Creativity can be unlocked in many different ways. You can craft stories, write poems, draw things, create an app, write codes, etc. But one of the latest addition to this long list of ways to unlock creativity is 3D printing.
3D printing is a form of additive manufacturing. In this form of manufacturing, objects are built layer by layer starting from the ground up. I’m pretty sure you’ve heard about it before, probably even saw videos of it in YouTube. Perhaps you even have a 3D printer at your home!
I was browsing Reddit when I stumbled upon a post about 3D printing. After reading it and reading people’s comments about it, I started to get curious. However, it’s not as easy as it looks so I had to do my assignment. I looked up about it online and read tons of articles and even books in my local library. Every day after work, I would open my laptop and browse different forums and websites, participating in any discussions that have something to do with 3D printing.
I learned that 3D printing is basically a step by step process:
- Create or obtain a 3D model.
- Convert the 3D model to STL format.
- Convert STL to G-code by using a slicer.
- Print the model from the G-code generated by the slicer from the STL file.
Good thing I already have a background in 3D modeling and this is where I can boost and unlock my creativity. In case you are wondering, yes, you can theoretically 3D print anything that comes into mind! All you have to do is to create the 3D model by using your favorite 3D modeling program, convert it to STL, then convert it to G-code and finally print it! And boy it feels really good to hold your virtually crafted model in the palm of your hands! And also, finally you can have non-tech savvy people see your magnificent computer-generated 3D sculpture work of art displayed in your living room. Now they will not ask about what you do the whole day locked up in your room in front of your computer. You can proudly tell them that you are a modern Michelangelo.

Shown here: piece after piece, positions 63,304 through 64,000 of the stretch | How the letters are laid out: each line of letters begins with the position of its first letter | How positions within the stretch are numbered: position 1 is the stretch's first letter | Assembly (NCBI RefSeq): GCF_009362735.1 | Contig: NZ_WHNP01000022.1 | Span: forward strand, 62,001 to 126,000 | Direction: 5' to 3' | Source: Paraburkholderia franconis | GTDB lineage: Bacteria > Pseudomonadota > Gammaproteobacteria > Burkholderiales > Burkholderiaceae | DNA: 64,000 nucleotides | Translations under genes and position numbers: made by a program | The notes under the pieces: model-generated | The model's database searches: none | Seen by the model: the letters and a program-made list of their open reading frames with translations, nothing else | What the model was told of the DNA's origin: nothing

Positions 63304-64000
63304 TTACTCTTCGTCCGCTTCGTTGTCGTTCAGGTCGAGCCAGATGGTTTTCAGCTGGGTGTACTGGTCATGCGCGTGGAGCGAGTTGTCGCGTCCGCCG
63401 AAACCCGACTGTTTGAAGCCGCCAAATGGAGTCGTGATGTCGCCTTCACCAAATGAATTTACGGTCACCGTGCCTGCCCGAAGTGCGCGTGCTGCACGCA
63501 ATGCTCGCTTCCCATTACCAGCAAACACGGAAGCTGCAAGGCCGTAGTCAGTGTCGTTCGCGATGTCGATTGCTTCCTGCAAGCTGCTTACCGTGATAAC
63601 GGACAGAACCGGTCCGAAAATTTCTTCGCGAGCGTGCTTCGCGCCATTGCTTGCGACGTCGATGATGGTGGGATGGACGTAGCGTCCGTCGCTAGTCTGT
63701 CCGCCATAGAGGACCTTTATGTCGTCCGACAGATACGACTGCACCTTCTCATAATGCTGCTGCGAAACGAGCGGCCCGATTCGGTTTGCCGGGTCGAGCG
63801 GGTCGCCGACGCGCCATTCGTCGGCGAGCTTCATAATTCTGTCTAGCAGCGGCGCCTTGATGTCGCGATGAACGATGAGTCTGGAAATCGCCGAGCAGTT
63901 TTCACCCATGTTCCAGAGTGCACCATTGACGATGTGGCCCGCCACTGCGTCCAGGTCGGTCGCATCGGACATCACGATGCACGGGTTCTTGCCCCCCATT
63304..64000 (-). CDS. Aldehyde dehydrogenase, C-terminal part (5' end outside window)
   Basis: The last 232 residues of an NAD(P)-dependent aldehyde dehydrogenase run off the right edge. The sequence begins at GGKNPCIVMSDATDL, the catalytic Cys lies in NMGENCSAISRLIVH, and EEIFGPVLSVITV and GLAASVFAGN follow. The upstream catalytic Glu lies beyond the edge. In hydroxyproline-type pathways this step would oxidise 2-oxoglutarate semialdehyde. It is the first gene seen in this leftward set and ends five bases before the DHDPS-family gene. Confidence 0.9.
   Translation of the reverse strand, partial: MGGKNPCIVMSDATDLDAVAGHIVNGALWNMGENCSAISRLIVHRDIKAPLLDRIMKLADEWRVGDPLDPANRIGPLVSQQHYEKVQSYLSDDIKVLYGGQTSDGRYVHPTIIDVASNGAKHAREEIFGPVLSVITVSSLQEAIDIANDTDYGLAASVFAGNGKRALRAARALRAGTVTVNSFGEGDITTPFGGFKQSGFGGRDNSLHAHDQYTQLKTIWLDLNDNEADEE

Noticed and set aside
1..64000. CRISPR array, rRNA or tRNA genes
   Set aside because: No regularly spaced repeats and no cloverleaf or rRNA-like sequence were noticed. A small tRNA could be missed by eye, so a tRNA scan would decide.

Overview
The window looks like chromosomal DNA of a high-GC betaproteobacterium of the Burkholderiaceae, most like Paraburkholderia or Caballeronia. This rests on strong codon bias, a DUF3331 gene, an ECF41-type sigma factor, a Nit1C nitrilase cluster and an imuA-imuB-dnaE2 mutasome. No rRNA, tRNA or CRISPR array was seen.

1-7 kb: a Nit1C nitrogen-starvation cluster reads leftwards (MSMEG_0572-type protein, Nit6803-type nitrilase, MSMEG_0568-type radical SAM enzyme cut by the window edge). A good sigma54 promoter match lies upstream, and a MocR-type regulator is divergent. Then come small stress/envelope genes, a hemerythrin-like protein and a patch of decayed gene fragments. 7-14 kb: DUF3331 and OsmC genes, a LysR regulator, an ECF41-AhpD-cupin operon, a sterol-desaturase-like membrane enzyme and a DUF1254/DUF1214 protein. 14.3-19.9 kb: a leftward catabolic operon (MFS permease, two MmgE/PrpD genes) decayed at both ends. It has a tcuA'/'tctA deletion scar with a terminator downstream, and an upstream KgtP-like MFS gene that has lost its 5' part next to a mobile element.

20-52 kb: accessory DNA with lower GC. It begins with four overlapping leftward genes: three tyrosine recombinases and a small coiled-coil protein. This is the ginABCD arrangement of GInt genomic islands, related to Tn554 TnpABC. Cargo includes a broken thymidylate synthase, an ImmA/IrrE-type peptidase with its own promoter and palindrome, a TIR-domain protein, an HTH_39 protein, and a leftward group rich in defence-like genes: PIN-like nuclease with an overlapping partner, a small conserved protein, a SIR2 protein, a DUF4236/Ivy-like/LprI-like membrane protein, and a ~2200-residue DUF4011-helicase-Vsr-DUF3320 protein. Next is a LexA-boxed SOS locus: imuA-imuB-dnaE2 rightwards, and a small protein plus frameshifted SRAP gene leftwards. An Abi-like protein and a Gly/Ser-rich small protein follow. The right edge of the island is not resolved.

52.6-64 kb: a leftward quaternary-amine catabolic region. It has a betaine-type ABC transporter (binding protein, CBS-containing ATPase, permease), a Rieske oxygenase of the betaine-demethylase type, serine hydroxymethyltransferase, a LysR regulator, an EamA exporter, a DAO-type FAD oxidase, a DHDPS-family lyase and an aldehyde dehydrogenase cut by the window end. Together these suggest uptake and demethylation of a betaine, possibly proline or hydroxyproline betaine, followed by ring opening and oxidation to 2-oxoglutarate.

3D printing actually began in the 1980s. However, it was limited to industrial uses and costs literally hundreds of thousands of dollars per machine. After the patent for fused deposition modeling (FDM) expired (this is one of the most popular 3D printing technology), 3D printers slowly become available for home consumers with prices dropping from hundreds of thousands to hundreds of dollars. Today, many people have started their 3D printing hobby, including me.
Now back to me. After learning about 3D printing, I thought about how my creations can now be turned into a real-life object. I can create 3D fanarts of my favorite TV shows and use them as a decoration or print a keychain of unique design or even print fully customized, specially-made-for-you toys for my kids! This opened up a new vista to expand my creativity.
3D printing, however, is not just about turning my creations into reality. It can be applied in many different ways. In fact, it’s already applied in manufacturing, medicine, architecture, and custom art. Some people even use 3D printers to create more 3D printers!
Now I hear you asking. What about us who are not good in 3D modeling or art in general? Fear not. There are many websites out there where you can download ready to print or ready to convert 3D models. You can find a list of free 3d printing sites all over the internet.
Now you don’t have to worry about creating models of your own but try to learn 3D modeling. You can easily get started by downloading Blender, a free 3D modeling software.
As for the 3D printing machine itself, there are tons out there to choose from, prices at least $200. You’ll need filaments, they act as the “ink” for the 3D printer. There are many places where I buy filaments in Canada, but I make sure that they are compatible with my 3D printer and with my intended output.
Keep in mind when 3D printing that the slower the printing speed is, the higher the output quality of your final product.